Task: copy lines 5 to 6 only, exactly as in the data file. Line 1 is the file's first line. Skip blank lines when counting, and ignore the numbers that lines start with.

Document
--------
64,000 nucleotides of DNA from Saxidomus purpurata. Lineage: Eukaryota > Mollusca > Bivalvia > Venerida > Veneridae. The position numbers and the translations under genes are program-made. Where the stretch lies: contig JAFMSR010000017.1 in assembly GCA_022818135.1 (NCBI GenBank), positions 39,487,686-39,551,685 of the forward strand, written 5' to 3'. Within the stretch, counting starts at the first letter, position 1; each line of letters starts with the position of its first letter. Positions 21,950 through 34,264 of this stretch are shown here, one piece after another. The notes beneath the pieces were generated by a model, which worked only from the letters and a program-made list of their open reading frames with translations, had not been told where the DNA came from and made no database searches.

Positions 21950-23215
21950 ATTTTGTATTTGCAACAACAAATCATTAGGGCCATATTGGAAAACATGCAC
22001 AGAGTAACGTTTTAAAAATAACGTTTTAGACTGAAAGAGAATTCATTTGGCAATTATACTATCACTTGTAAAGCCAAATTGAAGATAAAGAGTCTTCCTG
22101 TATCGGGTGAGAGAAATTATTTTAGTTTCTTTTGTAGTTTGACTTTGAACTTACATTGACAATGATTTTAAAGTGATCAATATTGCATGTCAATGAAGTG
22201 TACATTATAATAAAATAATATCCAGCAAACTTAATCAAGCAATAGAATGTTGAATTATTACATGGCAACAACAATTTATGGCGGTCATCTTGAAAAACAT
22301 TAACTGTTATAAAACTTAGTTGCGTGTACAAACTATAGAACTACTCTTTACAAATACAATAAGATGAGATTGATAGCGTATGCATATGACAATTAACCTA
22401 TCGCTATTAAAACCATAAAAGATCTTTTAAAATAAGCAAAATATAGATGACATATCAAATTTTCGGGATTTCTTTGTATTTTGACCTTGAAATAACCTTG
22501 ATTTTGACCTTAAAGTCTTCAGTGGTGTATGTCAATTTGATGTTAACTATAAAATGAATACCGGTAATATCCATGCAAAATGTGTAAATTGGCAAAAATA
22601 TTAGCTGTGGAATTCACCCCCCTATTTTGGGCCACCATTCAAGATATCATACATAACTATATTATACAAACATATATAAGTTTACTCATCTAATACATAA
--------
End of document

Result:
22101 TATCGGGTGAGAGAAATTATTTTAGTTTCTTTTGTAGTTTGACTTTGAACTTACATTGACAATGATTTTAAAGTGATCAATATTGCATGTCAATGAAGTG
22201 TACATTATAATAAAATAATATCCAGCAAACTTAATCAAGCAATAGAATGTTGAATTATTACATGGCAACAACAATTTATGGCGGTCATCTTGAAAAACAT